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article imageHammond court documents show no reduced sentence for cooperating

By Justin King     Jan 8, 2014 in Crime
Today is hacktivist Jeremy Hammond’s birthday. The Anonymous affiliated hacker made headlines with a massive leak of documents from Stratfor and his subsequent arrest. Recently, some have questioned whether Hammond cooperated with the federal government
Digital Journal has obtained the documents needed to lay the question to rest.
Hammond was sentenced to 10 years in prison for activities related to the Stratfor leak that disclosed thousands of secrets about the private intelligence firm and their clients. Recently, questions arose surrounding Hammond’s sentence, and whether he traded information to the feds in order to receive his 10-year sentence.
An activist within the #FreeAnons movement, Sue Crabtree, said simply
The kid is no rat.
Court documents demonstrate that her unquestioning belief is correct. Hammond entered a guilty plea to a count of Conspiracy to engage in computer hacking in violation of 18 U.S.C. Sections 1030(a)(2)(C), 1030(c)(2)(B)(iii), and 1030(c)(2)(C) and was sentenced under federal sentencing guidelines section (2B1.1(a)(2).
As the image below, taken directly from court documents, shows Hammond was sentenced under these guidelines and his total offense level was calculated to be 31 points. Hammond has a lengthy list of prior convictions placing him in Criminal History Category IV. Following the two calculations on the Federal Sentencing Guidelines Chart would place Hammond in the sentence range of 151-188 months.
While Hammond’s sentencing guidelines placed him in the 151-188 month range, he received a sentence of 120 months. This sentence below the guidelines was not in exchange for any cooperation given to the federal government. The statute he violated contained a provision allowing for a maximum sentence of 120 months, which is also noted in the court documents.
An excerpt from court documents showing how Jeremy Hammond s sentence was calculated.
An excerpt from court documents showing how Jeremy Hammond's sentence was calculated.
So contrary to recent accusations, the 120 month sentence was not a reduced sentence; it was the longest sentence allowable by law. Hammond’s lawyer filed documents urging the judge to consider a shorter sentence which read in part
This is not the typical federal criminal case, and Jeremy Hammond is not the typical federal criminal defendant. Whether one agrees with his motivation or tactics, the fact remains that his violation of the federal criminal law was undertaken as an act of civil disobedience. Mr. Hammond has been very clear that he participated in the hack of Strategic Forecasting and other websites because he questioned the government's use of private security firms to gather intelligence at home and abroad, and the free reign afforded to these companies to operate without public scrutiny or government oversight. And he is not alone; many people, from average U.S. citizens, to the heads of state of countries including France, Germany and Brazil, have become concerned as a result of recent revelations about government and corporate spying. But unlike many, Mr. Hammond has technical skills that enabled him to peel back this veil of secrecy, publicly revealing information about how states and private companies like Stratfor, gather intelligence.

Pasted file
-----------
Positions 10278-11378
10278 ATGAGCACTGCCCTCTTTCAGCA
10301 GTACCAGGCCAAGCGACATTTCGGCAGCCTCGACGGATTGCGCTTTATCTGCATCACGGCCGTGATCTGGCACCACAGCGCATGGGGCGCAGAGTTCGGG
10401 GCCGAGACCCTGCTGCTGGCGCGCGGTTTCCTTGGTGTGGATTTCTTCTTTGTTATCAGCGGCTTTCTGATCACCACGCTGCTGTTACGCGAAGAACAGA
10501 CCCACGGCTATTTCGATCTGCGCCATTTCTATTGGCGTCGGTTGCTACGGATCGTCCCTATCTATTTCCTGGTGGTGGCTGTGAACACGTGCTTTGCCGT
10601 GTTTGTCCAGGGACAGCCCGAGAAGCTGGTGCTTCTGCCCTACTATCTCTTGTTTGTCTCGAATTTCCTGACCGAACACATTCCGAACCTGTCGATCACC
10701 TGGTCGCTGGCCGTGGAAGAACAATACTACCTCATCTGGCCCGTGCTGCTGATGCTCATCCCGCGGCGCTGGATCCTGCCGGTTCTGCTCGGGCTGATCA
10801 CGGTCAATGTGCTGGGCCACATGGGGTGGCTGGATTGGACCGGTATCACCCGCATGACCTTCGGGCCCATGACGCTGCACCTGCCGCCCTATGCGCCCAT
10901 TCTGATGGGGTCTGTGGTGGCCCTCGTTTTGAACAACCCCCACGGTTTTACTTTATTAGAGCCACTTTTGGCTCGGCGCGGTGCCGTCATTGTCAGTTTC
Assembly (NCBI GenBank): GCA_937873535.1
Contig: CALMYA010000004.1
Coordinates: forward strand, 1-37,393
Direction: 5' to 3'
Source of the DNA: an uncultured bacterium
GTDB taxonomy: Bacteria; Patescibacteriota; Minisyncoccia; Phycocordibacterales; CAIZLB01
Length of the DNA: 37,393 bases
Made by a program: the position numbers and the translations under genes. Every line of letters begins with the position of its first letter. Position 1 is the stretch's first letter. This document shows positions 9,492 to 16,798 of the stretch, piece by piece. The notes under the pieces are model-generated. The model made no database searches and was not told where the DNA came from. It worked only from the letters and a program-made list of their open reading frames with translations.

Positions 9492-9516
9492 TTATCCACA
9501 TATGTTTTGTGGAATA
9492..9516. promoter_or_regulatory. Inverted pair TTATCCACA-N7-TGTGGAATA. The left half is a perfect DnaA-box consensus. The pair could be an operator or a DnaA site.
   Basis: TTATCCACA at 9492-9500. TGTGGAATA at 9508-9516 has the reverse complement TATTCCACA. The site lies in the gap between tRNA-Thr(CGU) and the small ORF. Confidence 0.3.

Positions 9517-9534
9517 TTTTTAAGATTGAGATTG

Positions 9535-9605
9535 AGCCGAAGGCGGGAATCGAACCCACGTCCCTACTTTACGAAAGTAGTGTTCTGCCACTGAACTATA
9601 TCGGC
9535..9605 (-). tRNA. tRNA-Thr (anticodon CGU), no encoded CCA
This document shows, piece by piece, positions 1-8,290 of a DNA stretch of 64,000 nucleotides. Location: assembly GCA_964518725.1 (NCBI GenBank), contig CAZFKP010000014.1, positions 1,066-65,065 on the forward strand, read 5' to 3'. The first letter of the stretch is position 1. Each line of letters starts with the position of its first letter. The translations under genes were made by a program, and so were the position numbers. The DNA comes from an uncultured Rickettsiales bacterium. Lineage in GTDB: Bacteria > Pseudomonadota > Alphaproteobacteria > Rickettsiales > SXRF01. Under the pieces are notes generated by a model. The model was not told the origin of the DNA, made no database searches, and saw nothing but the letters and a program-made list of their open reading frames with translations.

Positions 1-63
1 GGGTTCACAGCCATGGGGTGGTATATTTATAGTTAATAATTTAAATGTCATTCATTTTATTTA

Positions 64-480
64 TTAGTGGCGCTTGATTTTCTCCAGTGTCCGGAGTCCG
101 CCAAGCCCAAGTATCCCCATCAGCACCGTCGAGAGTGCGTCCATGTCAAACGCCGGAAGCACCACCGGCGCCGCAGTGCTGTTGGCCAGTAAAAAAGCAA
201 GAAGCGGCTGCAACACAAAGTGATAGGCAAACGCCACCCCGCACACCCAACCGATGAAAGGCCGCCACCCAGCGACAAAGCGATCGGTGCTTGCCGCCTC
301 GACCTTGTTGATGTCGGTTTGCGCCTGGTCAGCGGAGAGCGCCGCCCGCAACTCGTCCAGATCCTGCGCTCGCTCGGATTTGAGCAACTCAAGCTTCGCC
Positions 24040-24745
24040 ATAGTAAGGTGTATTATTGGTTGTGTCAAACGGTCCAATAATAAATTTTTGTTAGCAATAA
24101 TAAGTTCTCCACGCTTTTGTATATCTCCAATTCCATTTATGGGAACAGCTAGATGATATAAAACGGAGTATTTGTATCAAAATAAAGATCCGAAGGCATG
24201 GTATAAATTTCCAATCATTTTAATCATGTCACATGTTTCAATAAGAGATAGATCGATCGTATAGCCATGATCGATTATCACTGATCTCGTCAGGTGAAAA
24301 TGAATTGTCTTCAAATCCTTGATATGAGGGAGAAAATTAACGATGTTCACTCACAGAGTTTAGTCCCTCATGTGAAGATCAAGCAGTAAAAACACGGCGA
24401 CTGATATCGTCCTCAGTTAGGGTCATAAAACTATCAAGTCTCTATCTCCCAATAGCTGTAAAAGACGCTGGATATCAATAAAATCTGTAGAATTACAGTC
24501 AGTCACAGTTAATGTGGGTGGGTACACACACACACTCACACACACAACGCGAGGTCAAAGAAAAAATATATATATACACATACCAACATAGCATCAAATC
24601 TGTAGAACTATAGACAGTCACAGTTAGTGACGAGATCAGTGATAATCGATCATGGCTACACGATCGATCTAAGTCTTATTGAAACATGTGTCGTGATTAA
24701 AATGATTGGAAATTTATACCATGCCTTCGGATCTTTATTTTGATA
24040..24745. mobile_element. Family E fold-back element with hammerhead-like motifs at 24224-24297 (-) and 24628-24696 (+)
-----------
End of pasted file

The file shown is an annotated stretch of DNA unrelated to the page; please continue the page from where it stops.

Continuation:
The attempt to obtain a reduced sentence was unsuccessful. Hammond is set to be released on Christmas Day in the year 2020.
This date also caused controversy, as it appeared that Hammond was only given a sentence of six years. The projected inmate release date is calculated to include a 15 percent credit for good behavior and the time already served. The time off for good behavior would bring the sentence down to around eight and a half years. Hammond was arrested on March 5, 2012. After using the Bureau of Prisons’ fuzzy math, Jeremy Hammond’s projected release date is exactly where it should be.
These documents clearly demonstrate that Hammond did not cooperate in exchange for a sentence reduction.
More about freeanons, Jeremy Hammond, Hammond, court documents, Anonymous
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